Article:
Her voice has been likened to Regina Spektor's. Her style has been compared to Bjork's. Anyone who has seen her perform, though, knows that Wichita singer-songwriter Michelle Monger stands out on her own.
An effervescent stage presence and a principled, political bent come together in an acoustic alternative sound that commands our attention. On the local music scene for only a little more than a year, she's already reached a milestone. Tonight, she'll release her first EP, "Ghost Demand," and celebrate the occasion with a party at the Artichoke Sandwich Bar.
"I love music and when I hear it, I want to hear something that takes my breath away," Monger said. "I like to be overwhelmed, and I try to evoke those same strong feelings with my own music.
"Some of my songs are very political in nature, while some are heartbreaking. I sing a lot in metaphors, and there's deep meaning when you peel back the layers of the songs."
Monger's unabashed intention to be herself is part of what attracts fans. That's what caught the attention of Brock Shannon, frontman of the popular indie band The Brittle Lens.
"I think she's a great performer and a songwriter that represents the rebel Kansas spirit very well," Shannon said. "She is one of the few performers in town where the crowd sings along with her on her original songs."
Shannon and fellow Brittle Lens band member Bryce Abood helped produce Monger's EP.
Monger's mesh of the personal and the political is on full display in her seven-track EP. Each song has its own story and possesses a distinct sound. The opener, "Intermissionary," is a tempo-varying, playful waltz about exploring young love.
Later, Monger gets somber with "Bringing Back the Dead", a song that inspired the EP's title. Brimming with arresting lyrics, it refers to the sad moments in life when it seems everyone you care about has gone away — what Monger calls being on "ghost demand."
The final track, "Straight and True," is a full-on feminist ballad, fatalistically bemoaning the fact that love is often full of cliches and women stripped of their individuality in the pursuit of romance.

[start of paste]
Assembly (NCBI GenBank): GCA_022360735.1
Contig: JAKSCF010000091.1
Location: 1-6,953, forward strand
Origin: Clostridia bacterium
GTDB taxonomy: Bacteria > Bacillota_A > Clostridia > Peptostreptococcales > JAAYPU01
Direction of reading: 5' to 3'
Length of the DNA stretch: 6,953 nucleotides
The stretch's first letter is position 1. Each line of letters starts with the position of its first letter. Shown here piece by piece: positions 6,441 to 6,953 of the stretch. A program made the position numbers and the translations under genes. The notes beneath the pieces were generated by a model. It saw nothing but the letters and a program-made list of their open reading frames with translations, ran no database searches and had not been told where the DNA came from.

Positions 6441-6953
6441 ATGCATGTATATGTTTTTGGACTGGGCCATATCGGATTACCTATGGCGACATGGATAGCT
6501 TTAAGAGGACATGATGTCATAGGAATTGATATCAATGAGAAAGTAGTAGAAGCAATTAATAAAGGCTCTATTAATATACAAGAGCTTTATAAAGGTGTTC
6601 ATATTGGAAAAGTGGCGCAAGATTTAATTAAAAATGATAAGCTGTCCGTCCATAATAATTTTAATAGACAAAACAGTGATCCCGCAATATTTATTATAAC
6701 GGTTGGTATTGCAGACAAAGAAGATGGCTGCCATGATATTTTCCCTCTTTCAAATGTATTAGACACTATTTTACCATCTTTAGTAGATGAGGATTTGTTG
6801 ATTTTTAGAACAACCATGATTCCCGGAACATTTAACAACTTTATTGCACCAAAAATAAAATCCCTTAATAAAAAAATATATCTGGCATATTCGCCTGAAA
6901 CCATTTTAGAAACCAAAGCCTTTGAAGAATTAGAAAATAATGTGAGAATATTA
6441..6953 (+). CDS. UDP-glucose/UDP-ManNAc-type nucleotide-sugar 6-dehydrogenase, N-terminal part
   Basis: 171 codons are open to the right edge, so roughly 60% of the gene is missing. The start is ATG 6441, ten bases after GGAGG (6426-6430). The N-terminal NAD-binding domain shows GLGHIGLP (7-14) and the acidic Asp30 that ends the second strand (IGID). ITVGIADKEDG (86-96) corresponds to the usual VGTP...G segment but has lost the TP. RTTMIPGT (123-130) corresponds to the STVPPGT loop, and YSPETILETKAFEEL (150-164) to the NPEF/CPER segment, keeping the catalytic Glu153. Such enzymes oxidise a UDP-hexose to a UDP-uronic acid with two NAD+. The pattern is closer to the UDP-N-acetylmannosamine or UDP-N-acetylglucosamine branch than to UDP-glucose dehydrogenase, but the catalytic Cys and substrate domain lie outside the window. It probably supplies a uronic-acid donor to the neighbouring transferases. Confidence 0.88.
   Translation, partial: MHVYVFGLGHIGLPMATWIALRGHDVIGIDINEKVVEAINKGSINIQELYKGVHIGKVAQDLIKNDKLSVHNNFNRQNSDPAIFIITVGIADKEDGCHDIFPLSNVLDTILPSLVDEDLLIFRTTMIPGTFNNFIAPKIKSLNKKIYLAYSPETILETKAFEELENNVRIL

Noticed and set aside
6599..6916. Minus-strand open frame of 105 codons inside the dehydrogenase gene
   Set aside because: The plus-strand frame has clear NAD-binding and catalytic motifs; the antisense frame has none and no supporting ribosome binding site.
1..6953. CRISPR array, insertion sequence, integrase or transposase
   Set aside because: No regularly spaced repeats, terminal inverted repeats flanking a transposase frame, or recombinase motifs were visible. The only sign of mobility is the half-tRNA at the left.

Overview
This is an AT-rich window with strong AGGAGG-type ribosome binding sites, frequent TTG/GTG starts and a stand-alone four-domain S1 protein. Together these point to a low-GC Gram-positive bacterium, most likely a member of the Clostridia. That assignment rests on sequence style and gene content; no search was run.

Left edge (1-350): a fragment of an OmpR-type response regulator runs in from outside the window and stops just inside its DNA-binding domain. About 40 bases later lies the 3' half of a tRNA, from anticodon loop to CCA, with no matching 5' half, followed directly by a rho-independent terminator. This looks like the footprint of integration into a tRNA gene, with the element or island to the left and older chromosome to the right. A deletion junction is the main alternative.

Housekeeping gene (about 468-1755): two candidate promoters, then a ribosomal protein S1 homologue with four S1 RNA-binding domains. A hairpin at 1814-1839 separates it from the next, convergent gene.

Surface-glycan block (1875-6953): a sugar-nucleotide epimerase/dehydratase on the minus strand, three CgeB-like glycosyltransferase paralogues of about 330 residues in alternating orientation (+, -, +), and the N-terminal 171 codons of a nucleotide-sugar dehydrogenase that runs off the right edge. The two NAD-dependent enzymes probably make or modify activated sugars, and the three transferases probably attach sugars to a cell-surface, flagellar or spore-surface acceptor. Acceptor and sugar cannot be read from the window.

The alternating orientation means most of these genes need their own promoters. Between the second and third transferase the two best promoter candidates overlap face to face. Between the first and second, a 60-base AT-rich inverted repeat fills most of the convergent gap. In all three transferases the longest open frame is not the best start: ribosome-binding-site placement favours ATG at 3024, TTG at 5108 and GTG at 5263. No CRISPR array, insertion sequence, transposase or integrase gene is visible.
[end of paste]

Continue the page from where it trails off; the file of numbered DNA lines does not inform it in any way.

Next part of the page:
"I tend to get very political," Monger said. "As a woman, choice is very important to me. The song 'Straight and True' is all about having the choice to be who you are."
Though the local music scene is rich with talent, Monger said that many artists don't tackle hot-button social issues or take on heavy political themes in their songs. "It takes backbone to be political here," she said.
As for what's next, Monger, at age 21, knows she still has a lot of growing to do, both personally and musically. She'll continue her regular performances at places like the Riverside Perk, Blank Page and the Artichoke. She also plans to continue writing songs and hopes to get exposure beyond her hometown.
Her fans have no doubt that will happen.
"Honestly, it makes me sad when I think about the truth that she will outgrow Wichita one day," Shannon said. "I hope people will appreciate her while she is here, and that she comes back often."
If you go
What: EP release party for the Wichita singer-songwriter
Where: Artichoke Sandwich Bar, 811 N. Broadway
When: 8 p.m. today
How much: $7, includes copy of "Ghost Demand" EP. Must be 18 or older to enter.